Diminishing access to buprenorphine significantly affects minorities with OUD
Recent research has assessed racial and ethnic disparities in prescriptions filled with buprenorphine and extended-release naltrexone during the COVID-19 pandemic. Investigators sought to determine whether disruptions to these prescriptions filled for opioid use disorder (OUD) during the pandemic differed by race, ethnicity or insurance status and type of payer. .
Since the administration of these treatments has been discontinued during the pandemic, members of racial and ethnic minority groups have experienced increased risks, not only with the COVID-19 virus, but also with surrounding opioid overdose, for compared to white people. It was not yet known whether or not prescriptions filled for the drugs varied by racial and ethnic group.
Investigators, led by Thuy Nguyen, PhD, Department of Health Management and Policy, School of Public Health, University of Michigan, ultimately found that these disparities could have been worsened during the pandemic. Patients from racial and ethnic minority groups experienced more disruption when filling prescriptions for any of the treatments to alleviate OUD, compared to white patients.
Investigate delivery disruptions
Retail pharmacy claims from May 2019 to June 2021 were assessed for the cross-sectional study. The Symphony Health database includes 92% of retail claims in the United States and contains race, ethnicity data across all insurance statuses and payer categories. Individual information was included if prescriptions for buprenorphine and extended-release naltrexone were filled.
Investigators identified interrupted time series to estimate levels and trends of buprenorphine and naltrexone prescriptions dispensed before and after the onset of the pandemic. Data was analyzed from July 2021 to March 2022.
Weekly rates of prescriptions dispensed per 1000 patients and the proportion of supply 14 days or longer were calculated for the primary study outcome. Analyzes were stratified by race and ethnicity of patients. For white and black patients, they were then stratified by insurance status and payer type.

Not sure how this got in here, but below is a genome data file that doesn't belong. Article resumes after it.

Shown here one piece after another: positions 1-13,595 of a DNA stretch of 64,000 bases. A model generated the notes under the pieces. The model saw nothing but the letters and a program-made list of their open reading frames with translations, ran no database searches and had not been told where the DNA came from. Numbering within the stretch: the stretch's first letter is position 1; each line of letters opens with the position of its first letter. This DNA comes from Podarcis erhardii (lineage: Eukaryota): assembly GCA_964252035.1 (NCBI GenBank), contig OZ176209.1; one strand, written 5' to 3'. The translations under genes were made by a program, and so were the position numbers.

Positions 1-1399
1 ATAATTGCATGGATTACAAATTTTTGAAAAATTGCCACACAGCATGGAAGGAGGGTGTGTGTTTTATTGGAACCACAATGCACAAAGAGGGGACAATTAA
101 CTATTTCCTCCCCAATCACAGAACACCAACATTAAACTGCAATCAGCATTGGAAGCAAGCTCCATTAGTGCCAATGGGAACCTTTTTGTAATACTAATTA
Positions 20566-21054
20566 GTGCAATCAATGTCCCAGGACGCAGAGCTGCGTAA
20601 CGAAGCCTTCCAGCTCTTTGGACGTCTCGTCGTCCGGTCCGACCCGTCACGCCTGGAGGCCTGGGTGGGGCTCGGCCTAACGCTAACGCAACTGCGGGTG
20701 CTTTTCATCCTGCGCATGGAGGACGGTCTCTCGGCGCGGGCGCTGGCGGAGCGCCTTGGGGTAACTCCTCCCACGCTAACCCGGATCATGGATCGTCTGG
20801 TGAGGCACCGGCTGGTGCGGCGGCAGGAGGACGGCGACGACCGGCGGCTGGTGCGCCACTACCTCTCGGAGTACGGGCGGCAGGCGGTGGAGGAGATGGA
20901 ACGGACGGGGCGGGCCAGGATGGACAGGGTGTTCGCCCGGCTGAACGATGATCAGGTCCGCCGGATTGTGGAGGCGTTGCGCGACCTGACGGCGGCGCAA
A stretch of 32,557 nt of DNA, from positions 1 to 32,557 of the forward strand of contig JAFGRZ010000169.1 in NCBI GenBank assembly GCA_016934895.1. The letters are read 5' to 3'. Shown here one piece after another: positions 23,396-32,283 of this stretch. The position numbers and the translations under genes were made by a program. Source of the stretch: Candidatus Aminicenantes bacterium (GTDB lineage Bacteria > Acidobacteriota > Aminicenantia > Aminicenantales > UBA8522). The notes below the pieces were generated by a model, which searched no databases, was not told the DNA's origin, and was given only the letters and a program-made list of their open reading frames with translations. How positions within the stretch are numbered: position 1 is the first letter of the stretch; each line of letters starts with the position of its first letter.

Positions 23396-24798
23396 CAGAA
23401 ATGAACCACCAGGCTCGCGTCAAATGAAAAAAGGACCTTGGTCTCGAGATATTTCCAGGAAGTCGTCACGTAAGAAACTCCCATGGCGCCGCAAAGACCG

A total of 1,556,860 people filled prescriptions for buprenorphine and 127,506 people filled prescriptions for extended-release naltrexone on time. Caucasians accounted for the vast majority in filling buprenorphine prescriptions (42.7%) as well as naltrexone prescriptions (41.6%). Blacks made up the second largest proportion at 6.1% and 6.4%, respectively.
While pre-pandemic increases in buprenorphine refill rate leveled off for all groups after onset, investigators wrote that extended-release naltrexone had a consistent level (from 10.0% for white patients with private insurance ; P P P = 0.001 to 52.0 percentage points for black patients with private insurance; P
Medicare and cash-paying patients had a reduced buprenorphine refill rate, but with greater decreases for black patients (Medicare: 10.0%; P P P = 0.004; cash: 15.0%; P
Investigators observed that early in the pandemic, there were significant decreases in buprenorphine refills for members of minority groups, but not for white patients. Black patients experienced a level decrease of 2.5% and Hispanic patients a level decrease of 4%.
“This study found that the COVID-19 pandemic was associated with immediate decreases in prescriptions filled with buprenorphine by members of racial and ethnic minority groups, but not by white individuals,” the investigators concluded. “These findings suggest that members of racial and ethnic minority groups experienced greater losses of access to buprenorphine during the pandemic, regardless of payer type.”
The study, “Racial and Ethnic Disparities in Prescriptions Filled with Extended-Release Buprenorphine and Naltrexone During the COVID-19 Pandemic,” was published in Jama Network.